The Athletics are trotting out pitchers who simply refuse to walk opposing batters. It’s getting crazy really. In fact, every member of their current rotation with the exception of Jarrod Parker, sports a sub-2.0 walk rate! That’s pretty amazing. Two of those pitchers have pretty much come out of nowhere this year. Let’s see what we can expect next season.
After making three starts in August and then being sent back down to the minors, Dan Straily is back up with the big club. We are well aware of how dominating a season he has had in the minors this year, posting strikeout rates above 11.0 at both Double-A and Triple-A, while maintaining a mid-2.0 walk rate. Although his already excellent control has looked even better so far in the Majors, as per his 1.9 BB/9, his F-Strike% is merely good, not great. That level would typically match up better with a walk rate closer to three. Of course, it is difficult for any pitcher to sustain a sub-2.0 walk rate, though there are currently 17 qualified pitchers who have done just that.
He has done an excellent job of inducing what we can assume is weak contact, as his O-Swing% sits respectably above the league average. He has also allowed an O-Contact% significantly higher than the league average, which means that batters are making contact with the balls he’s throwing outside the zone, and that should keep his BABIP low.
Given an underwhelming fastball though, one must wonder how much of his impressive strikeout rate will translate to the bigs. He has posted a healthy 9.8% SwStk% so far though, so that’s a good sign, but clearly it’s a far cry from what would be necessary to post a strikeout rate of even a batter per inning. He will be an interesting case of whether we should have trusted the stats or the scouting reports.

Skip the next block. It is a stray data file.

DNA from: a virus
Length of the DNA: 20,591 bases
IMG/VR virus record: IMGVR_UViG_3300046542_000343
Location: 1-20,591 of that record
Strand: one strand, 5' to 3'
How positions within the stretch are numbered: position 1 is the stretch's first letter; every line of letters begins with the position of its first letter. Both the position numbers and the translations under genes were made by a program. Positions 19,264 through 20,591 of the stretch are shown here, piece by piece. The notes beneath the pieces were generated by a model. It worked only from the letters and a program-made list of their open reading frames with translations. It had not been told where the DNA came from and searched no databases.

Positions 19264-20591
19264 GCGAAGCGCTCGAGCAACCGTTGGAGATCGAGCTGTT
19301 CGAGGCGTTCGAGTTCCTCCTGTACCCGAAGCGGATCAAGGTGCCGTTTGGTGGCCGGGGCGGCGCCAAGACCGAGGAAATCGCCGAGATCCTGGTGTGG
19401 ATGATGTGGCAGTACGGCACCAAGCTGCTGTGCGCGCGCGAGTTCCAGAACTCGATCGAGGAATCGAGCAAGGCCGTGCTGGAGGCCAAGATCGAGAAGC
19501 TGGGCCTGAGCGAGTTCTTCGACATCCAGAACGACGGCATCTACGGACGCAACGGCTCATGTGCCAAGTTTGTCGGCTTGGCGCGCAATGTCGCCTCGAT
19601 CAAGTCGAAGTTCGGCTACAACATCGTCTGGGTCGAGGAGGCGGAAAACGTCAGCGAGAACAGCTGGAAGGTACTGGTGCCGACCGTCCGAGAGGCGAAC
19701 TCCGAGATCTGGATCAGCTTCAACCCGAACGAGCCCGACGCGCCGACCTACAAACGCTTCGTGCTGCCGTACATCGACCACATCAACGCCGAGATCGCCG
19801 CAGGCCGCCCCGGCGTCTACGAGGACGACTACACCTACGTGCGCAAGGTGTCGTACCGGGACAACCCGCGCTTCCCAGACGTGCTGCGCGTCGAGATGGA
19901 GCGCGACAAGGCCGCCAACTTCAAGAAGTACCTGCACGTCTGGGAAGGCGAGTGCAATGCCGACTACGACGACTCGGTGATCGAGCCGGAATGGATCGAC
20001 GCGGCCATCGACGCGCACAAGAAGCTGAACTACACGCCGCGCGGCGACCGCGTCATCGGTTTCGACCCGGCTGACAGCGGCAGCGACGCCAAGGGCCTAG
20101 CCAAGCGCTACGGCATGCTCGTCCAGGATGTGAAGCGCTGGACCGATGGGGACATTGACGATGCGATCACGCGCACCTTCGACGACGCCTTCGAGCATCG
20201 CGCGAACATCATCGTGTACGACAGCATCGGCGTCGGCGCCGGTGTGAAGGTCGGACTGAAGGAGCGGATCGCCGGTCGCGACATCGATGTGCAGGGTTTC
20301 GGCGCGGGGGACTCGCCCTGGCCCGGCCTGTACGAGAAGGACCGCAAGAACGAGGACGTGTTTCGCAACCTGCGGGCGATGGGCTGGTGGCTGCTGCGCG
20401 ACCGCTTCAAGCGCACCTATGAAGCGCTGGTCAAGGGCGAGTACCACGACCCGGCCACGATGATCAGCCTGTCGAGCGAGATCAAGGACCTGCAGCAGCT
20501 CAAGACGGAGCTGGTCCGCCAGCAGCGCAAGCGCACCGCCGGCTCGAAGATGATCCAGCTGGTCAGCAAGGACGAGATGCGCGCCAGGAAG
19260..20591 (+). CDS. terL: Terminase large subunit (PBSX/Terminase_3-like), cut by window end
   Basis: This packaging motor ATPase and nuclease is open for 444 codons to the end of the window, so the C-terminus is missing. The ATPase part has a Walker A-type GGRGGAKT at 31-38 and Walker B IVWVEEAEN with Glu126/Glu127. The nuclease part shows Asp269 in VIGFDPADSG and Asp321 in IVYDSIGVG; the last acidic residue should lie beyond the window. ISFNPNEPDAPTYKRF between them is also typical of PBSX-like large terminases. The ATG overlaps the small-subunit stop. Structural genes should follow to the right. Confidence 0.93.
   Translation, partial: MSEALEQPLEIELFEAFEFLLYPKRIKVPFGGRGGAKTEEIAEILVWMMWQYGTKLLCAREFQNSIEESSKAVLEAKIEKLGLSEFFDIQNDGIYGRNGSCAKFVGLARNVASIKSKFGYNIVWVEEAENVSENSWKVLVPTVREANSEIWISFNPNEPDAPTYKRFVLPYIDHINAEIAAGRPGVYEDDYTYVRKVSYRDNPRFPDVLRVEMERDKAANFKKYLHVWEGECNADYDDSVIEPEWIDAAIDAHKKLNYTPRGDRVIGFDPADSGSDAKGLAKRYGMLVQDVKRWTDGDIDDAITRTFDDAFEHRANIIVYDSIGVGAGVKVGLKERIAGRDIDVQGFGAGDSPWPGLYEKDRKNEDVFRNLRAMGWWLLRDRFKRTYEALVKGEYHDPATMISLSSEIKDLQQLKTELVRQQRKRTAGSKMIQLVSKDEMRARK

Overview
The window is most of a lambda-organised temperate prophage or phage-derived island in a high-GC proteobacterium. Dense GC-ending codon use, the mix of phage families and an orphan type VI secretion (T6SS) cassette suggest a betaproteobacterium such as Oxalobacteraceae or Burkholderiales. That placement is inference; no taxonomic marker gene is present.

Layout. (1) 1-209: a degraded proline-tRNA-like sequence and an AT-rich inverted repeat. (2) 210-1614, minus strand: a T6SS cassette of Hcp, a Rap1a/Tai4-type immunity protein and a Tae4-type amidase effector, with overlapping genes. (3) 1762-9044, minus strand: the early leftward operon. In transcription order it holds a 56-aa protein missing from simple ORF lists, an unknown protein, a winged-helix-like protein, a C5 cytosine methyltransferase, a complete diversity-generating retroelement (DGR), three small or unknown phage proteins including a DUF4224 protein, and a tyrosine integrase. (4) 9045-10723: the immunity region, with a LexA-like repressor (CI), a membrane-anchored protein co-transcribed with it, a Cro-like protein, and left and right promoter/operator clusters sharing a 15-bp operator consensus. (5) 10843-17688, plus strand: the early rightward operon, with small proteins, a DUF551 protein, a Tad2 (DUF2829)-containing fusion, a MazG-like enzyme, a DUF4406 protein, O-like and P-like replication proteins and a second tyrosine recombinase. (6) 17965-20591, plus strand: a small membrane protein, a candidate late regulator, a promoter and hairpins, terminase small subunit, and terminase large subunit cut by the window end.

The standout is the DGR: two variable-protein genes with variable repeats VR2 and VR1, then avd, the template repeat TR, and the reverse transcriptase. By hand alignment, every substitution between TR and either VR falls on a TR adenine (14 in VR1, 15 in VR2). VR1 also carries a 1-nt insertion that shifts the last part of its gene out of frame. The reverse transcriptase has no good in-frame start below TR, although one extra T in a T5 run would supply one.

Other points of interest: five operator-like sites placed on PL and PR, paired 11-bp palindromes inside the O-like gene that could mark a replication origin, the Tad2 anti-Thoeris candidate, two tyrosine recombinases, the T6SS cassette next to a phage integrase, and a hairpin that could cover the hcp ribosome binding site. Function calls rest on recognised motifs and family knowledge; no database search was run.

Another concern is his fly ball rate, which would easily lead all starters if he had enough innings. The fly ball tendency will reduce his BABIP and he pitches in a good ball park to suppresses the bombs, but it will still be an issue. He’ll be an interesting flyer next year, but I have a feeling that projections will be all over the place.
A.J. Griffin is another guy who has seemingly come out of nowhere and has shown fantastic control as well. He’s walked just 29 batters over 159 innings (a 1.6 BB/9) through the minors and Majors this season. Griffin’s F-Strike% is a decent bit higher than Straily’s and although again it would be difficult to project a sustained sub-2.0 BB/9, he looks to have a low 2.0 walk rate skill.
His fastball velocity is even worse than Straily’s, as it has averaged less than 90.0 miles per hour. Still, combined with a selection of three other pitches, he has generated a SwStk% just below the league average. Griffin has also been a fly ball pitcher, but not nearly to the degree that Straily has. His minor league history also gives us little hope of more grounders in the near term. Griffin should be easier project going forward and will likely be a borderline mixed league play next season.
Of course, Straily has the worse SIERA, but his potential strikeout rate upside and an assumption that his fly ball rate will likely come down some should result in a better ERA projection than Griffin. They should post a similar WHIP though, but then it comes back to the strikeouts in which Straily clearly has the leg up.
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